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View of the Fondation Vasarely. Photo Luce Moreau for GAMERZ

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Adelin Schweitzer, Dichotomie #Eyeswalking, 2013

Here's my -as usual- very belated and -as usual- very enthusiastic review of the GAMERZ festival which took place in Aix-en-Provence so many days ago i refuse to count.

«The liberation of the game, its creative autonomy, supersedes the ancient division between imposed work and passive leisure» May 17, 1960. Excerpt from the Situationist international manifesto.

The 10th edition of the festival celebrated thus the death of passive leisure in the hands of games and art as well as the transformation of the compliant consumer into a creative user and abuser of technology. The exhibitions across town also investigated how the digital environment impacts and disrupts people's development at conscious and unconscious levels (cognitive, social, psychological, among others) and looked at how these often invisible adjustments can be harnessed in alternative social, economic, political or ecological practices.

The result is a free exhibition that proved, once again, that a digital art event can be both highly entertaining and smart. But the one thing that strikes me the most about GAMERZ is that, year after year, the festival manages to uncover and select young artists whose work i would otherwise not know about. And they are pretty good at spotting talents. The portfolio of artists like Labomedia, Antonin Foruneau, Jackenpopp, Maxime Marion & Emilie Brout or Paul Destieu has gone from strength to strength ever since i discovered their work at GAMERZ.

Here's what the 2014 edition brought us (and there's more to come):

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Lucien Gaudion, Spectra, installation for prepared vinyl, 2011. Photo Luce Moreau for GAMERZ

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Lucien Gaudion, Spectra, installation for prepared vinyl, 2011. Photo Luce Moreau for GAMERZ

Spectra, by Lucien Gaudion, is a vinyl printed with a chromatic circle, like the picture discs that were so popular up until the 1970s. As the record needle travels around the vinyl, the sound spectrum of each colour is made audible, from its lowest to highest frequencies, by a reading cell scanning the surface.

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Ink Geyser (Mapping), Mathieu Tremblin, 2011-2014. Part of F.A.T. Lab, Like Jacking. Photo Luce Moreau for GAMERZ

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Mathieu Tremblin, Ink Geyser (Mapping), 2011-2014. Part of F.A.T. Lab, Like Jacking. Photo Luce Moreau for GAMERZ

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Mathieu Tremblin, Dancing Trashbag, 2011. Part of F.A.T. Lab, Like Jacking. Photo Luce Moreau for GAMERZ

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Addie Wagenknecht & Pablo Garcia, Webcam Venus, 2013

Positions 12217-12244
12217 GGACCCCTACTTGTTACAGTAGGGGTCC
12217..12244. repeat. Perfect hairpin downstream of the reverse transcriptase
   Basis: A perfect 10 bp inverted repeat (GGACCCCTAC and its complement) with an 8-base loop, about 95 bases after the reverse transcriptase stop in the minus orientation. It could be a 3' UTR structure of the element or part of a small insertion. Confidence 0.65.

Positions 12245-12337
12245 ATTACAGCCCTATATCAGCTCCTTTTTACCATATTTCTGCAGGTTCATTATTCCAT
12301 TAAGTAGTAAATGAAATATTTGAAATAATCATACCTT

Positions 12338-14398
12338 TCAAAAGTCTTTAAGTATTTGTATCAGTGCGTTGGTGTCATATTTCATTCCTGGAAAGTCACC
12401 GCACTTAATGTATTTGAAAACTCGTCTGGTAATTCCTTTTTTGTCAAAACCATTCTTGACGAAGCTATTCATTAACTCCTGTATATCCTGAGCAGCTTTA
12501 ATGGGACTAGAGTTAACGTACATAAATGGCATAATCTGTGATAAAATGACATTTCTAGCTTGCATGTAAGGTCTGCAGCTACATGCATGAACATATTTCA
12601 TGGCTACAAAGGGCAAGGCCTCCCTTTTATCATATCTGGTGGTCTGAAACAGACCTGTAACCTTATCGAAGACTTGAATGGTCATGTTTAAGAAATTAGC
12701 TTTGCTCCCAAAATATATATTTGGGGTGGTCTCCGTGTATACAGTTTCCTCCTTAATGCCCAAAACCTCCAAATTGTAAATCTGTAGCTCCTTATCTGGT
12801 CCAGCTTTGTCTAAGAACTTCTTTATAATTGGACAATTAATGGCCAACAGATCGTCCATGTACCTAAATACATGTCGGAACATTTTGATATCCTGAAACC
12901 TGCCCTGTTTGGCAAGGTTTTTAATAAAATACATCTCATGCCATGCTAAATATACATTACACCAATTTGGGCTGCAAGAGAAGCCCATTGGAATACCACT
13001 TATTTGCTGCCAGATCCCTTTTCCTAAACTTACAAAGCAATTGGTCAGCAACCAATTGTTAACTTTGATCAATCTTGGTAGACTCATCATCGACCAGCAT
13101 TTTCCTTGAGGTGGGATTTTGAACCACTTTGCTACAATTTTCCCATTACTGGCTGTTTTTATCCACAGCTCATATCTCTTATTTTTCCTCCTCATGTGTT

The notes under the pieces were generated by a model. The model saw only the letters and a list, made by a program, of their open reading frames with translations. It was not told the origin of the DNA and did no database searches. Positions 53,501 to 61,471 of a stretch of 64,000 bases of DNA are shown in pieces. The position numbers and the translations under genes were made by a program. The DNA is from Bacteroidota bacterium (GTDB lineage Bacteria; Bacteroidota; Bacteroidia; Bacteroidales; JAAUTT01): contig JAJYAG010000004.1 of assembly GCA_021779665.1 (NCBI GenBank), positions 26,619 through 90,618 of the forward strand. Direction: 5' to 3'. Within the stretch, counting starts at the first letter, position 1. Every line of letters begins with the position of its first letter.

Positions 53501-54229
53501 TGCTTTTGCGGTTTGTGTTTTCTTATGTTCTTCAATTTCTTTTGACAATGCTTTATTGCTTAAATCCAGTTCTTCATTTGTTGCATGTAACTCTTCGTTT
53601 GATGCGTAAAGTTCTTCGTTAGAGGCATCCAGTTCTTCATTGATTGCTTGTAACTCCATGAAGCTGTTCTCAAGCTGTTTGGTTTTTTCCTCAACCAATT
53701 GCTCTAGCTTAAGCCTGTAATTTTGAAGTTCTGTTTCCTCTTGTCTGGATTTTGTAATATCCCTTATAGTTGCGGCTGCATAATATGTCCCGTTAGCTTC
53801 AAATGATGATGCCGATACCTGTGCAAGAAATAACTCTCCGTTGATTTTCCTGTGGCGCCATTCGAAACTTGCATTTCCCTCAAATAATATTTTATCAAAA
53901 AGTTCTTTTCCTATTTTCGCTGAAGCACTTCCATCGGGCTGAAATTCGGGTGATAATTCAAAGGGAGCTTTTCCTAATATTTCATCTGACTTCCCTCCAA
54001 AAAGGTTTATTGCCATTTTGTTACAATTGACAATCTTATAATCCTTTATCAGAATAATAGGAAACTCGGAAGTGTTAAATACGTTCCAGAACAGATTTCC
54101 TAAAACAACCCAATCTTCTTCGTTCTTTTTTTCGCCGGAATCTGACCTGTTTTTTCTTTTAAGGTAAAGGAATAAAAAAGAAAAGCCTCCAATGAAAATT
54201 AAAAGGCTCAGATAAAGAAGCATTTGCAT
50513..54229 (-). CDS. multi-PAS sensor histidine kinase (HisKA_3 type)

F.A.T. Lab was exhibiting a series of artworks ranging from a Dancing Trashbag to a Cam bootleg screening of The Pirate Bay Away From Keyboard.

Each of these artworks exploits the concept of LikeJacking Spam (a kind of spam targeted at social network) but by sharing their source code, the artists want to stimulate empowerment through poetic/activist/humorous perturbations.

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Adelin Schweitzer, Dichotomie #Eyeswalking, multimedia installation, 2013. Photo Luce Moreau for GAMERZ

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Adelin Schweitzer, Dichotomie #Eyeswalking, multimedia installation, 2013. Photo Luce Moreau for GAMERZ

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Adelin Schweitzer, Dichotomie #Eyeswalking, multimedia installation, 2013. Photo Luce Moreau for GAMERZ

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Adelin Schweitzer, Dichotomie #Eyeswalking, multimedia installation, 2013. Photo Luce Moreau for GAMERZ

If one subtracts what the eye can see from what the ear can perceive, what remains of our perception of a given place ? What does our body become when it's not anymore the actor of our perceptions?

These are the questions at the origin of Adelin Schweitzer's exploration of the notion of dichotomy. The artist was showing two pieces where natural and artificial perceptions play with and against one another.

Dichotomie #Eyeswalking is made of two videos that document Schweitzer's walk in the snowy Canadian landscape. One gives a traditional, horizontal view of someone walking and is shown on a (traditional again) video screen. The other is shot from above, from a bouquet of balloons he is carrying along. It is screened inside a pedestal and you have to bend your head and watch inside goggles to watch that perspective. Constantly looking up to the wall screen in order to compare the two perspective is irresistible but if you stick to watching the perspective from above, it almost feels as if your body is pulled up and the scene is unfolding below your body.